"The Third Man didn’t even need additional music; it already has Anton Karas’s haunting zither. The zither does pop up in George Fenton and Don Black’s Viennese-waltz- and doleful-ballad-heavy score, as Trevor Nunn’s production dutifully ticks off the movie highlights: ferris wheel, balloon seller, cuckoo clock speech, sewer chase. We’re just missing the cat – but perhaps Nunn has had his fill of musical moggies."
"Despite its gloomy Fifty Shades of Grey styling, Nunn’s production loses the all-important moral murk."
"Sam Underwood’s Martins is anachronistically, and irritatingly, weepy and whiny, physically contorting as though suffering the after-effects of a bad curry. Natalie Dunne supplies a sweet singing voice, but Schmidt doesn’t have much to say. Edward Baker-Duly and Jonathan Andrew Hume fare best as the decent British chaps, while Derek Griffiths lends poignancy to the doomed porter, and Simon Bailey delivers a passable Orson Welles impression."
"Dreadful, pointless musical desecration of the film noir masterpiece"
"The tragedy of ‘The Third Man’ – not in the West End but in the 200-odd seat Menier Chocolate Factory – is that it aspires to artistry and so fails all the more."
"Sam Underwood’s Martins is skittish, paranoid, it’s a decent performance, as is Natalie Dunne as cold love interest Anna. The rest of the cast doesn’t have much to work with."
"Fenton, known for his film and TV music, furnishes the show with an unceasing and permanently bland score, vaguely gesturing towards klezmer, which keeps forgetting to break into song. When a song does randomly and pointlessly appear, it’s set to Don Black’s hokey lyrics with rhymes visible from space (‘At times he drove me mad, but he was the truest friend, the best I ever had’)."
"There is nothing to justify its existence on stage. Pointless and boring, the best thing about ‘The Third Man’ is the fact that it won’t make the slightest bit of difference to the legacy of the film."
"Please, not everything has to be turned into a musical"
"The creative team has a record of turning unlikely subjects into musical gold. Not this time"
"Pretty much everything that makes the movie great – the wearily cynical performances, the stark-shadowed set pieces in the sewer and on the Ferris wheel, the slow unravelling of illusions – is diminished by the transition to the stage and the addition of songs."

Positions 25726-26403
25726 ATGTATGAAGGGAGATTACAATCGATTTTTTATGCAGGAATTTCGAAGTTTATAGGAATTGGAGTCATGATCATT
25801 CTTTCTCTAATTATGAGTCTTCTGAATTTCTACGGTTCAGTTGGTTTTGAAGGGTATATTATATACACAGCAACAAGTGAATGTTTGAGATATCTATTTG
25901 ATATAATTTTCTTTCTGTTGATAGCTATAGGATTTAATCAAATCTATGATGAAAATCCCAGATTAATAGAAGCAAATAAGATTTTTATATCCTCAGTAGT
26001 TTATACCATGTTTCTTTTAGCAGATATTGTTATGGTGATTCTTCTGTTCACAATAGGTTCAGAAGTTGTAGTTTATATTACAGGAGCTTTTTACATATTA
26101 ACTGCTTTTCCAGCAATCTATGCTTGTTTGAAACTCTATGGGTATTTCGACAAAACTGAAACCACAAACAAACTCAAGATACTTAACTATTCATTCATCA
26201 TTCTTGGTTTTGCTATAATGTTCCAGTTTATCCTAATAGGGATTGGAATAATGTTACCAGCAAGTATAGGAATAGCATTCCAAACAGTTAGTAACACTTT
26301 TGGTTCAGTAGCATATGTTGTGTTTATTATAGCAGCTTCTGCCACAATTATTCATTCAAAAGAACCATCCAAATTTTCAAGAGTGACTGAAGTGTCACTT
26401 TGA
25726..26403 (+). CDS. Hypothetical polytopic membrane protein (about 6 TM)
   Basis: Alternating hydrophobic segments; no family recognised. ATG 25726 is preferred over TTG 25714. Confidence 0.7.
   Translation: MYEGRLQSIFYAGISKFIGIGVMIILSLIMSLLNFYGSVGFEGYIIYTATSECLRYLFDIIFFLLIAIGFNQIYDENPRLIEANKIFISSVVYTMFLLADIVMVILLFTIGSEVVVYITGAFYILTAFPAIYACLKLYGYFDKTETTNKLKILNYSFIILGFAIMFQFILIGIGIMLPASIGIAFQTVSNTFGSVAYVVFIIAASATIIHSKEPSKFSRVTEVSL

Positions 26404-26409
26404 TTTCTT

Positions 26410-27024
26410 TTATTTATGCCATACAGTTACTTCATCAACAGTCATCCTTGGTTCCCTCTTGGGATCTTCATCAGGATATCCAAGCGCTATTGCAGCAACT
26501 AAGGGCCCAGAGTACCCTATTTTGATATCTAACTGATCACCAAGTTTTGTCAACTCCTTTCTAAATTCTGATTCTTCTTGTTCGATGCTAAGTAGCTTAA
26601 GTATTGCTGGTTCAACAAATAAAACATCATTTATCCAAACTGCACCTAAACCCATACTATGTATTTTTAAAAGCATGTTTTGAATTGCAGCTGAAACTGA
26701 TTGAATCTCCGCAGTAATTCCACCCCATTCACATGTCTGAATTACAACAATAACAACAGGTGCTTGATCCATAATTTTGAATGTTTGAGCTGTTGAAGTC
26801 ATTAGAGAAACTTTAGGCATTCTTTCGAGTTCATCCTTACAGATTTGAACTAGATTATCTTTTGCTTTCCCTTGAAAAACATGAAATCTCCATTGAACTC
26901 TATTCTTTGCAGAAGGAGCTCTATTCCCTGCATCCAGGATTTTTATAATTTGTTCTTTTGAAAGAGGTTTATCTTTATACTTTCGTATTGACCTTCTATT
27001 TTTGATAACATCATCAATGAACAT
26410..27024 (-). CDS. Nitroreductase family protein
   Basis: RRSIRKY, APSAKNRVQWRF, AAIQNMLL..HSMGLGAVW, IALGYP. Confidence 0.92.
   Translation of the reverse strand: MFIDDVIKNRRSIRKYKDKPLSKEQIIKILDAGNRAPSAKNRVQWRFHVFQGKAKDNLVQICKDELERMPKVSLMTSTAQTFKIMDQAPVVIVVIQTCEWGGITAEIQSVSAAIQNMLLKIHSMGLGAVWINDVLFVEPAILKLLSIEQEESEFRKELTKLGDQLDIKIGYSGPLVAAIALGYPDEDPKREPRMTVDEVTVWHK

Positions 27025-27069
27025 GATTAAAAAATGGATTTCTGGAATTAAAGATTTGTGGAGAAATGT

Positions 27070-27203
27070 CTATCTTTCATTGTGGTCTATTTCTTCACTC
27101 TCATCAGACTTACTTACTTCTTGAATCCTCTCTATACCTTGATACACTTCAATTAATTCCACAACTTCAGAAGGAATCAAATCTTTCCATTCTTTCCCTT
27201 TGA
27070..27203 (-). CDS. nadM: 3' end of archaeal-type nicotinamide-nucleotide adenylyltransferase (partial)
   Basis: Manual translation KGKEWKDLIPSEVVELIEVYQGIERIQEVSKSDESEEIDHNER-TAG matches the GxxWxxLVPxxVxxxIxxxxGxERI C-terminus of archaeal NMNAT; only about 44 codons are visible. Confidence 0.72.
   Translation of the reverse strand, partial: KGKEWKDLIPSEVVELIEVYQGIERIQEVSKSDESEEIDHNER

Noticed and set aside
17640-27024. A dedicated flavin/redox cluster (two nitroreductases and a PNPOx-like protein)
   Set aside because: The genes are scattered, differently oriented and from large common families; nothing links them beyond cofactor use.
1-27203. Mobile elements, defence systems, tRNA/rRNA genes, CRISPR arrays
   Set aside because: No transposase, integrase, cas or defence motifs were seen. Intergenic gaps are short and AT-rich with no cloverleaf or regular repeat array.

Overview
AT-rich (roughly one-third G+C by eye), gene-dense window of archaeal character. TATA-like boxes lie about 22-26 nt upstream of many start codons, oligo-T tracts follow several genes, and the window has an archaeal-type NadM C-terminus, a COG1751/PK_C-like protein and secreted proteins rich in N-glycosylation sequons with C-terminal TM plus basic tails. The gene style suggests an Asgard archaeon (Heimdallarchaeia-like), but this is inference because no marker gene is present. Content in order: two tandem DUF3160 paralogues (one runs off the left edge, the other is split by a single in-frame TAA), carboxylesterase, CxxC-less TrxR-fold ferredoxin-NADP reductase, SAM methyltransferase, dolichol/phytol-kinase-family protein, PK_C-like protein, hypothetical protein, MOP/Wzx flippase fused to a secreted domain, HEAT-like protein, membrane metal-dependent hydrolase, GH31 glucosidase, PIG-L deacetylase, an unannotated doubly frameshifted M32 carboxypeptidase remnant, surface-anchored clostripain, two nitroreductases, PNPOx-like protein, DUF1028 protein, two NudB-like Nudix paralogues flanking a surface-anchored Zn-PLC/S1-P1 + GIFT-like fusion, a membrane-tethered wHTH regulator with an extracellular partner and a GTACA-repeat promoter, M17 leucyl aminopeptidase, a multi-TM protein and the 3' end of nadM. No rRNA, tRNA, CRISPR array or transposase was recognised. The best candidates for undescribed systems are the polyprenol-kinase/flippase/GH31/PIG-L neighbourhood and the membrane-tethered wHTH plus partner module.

"There seems to be no shape to George Fenton’s score, which mostly consists of fragmentary themes that never develop. The exceptions are the strong numbers, mostly romantic and mournful but one of them lewdly comic, in the style of Kander and Ebb’s Cabaret, that are allocated to Natalie Dunne as Lime’s lover Anna"
"On the plus side it’s beautifully designed by Paul Farnsworth, in monochrome but with splashes of colour in the nightclub scenes. And it’s handsomely mounted by director Trevor Nunn, who works some familiar magic and reworks some old tricks. But the whole thing feels under-prepared, over-emphatic and frankly misconceived."
"Theatrical Hitmakers Can’t Make This Misbegotten Thriller Sing"
"As it turns out, the mystery at the heart of the show is not the expected “Whatever happened to Harry Lime?” – the man of the title – but what possessed a creative team as distinguished as director Trevor Nunn and bookwriter Christopher Hampton to imagine that what Carol Reed’s still-astonishing classic film needed was to be taken offscreen and planted onstage with added songs. The dismaying production provides no answer."
"The only major shift is to take advantage of songs and turn Harry’s girlfriend, the remote Anna Schmidt, from an actor into a cabaret singer. Natalie Dunne gets to perform two of them efficiently which might have yielded dividends had the songs been suitably pointed, unexpected or exciting."
"The lyrics throughout, co-written with the equally experienced Don Black, are almost routinely mis-stressed"
"There’s a reason there are so few musical thrillers: It takes longer to sing something than to say it, and slowing everything down is the last thing you want in a thriller where taut action is of the essence. These songs do nothing to tighten, much less drive, the proceedings. Graham Greene’s original story and screenplay create gripping layers of subtle emotion from doubt through desire to disappointment. Here, everything is loudly displayed but never earned. A show already almost devoid of dramatic tension winds up feeling episodic, limp and painfully long."
"A musical Third Man hits a bum note"
"It is a truly dangerous liaison. Theatre and movies, that is. Its perils are proved in The Third Man. Two of the most skilled screenwriters and playwrights, Christopher Hampton and Don Black, have collaborated with one of the most versatile screen composers, George Fenton, to doubly translate Carol Reed’s 1949 film noir: to the stage, as a musical. Trevor Nunn directs. The talent is apparent but threads of charm only expose the loss consequent on shrinking one of the most sinister and far-reaching of films."
"It would be imaginable to remake the whole action through her eyes, as an extended torch song. Lose the literalness: let the many-layered plot hint and swirl. The result may be less flaccid, more fearsome."
"We hear a snippet of Anton Karas’s Harry Lime theme just once in Trevor Nunn’s new staging of the seminal 1949 Carol Reed-Graham Greene film noir The Third Man, but its effect, unfortunately, is to remind us of what we are missing. Even with music by George Fenton and book and lyrics by Christopher Hampton and Don Black (hugely experienced all), this show feels like a pale imitation of the original."
"That’s a shame, because Paul Farnsworth’s atmospheric, crumbling set and monochrome costumes, Emma Chapman’s expressive, shadowy lighting and Nunn’s restless staging evoke a woozy sense of destruction and destitution in war-scarred Vienna."
"The elusive, supple storytelling doesn’t translate: scenes feel abrupt and truncated. Perhaps most dismayingly for this ambitious but misfiring venture, the compulsive, lingering unease of the film just doesn’t arrive."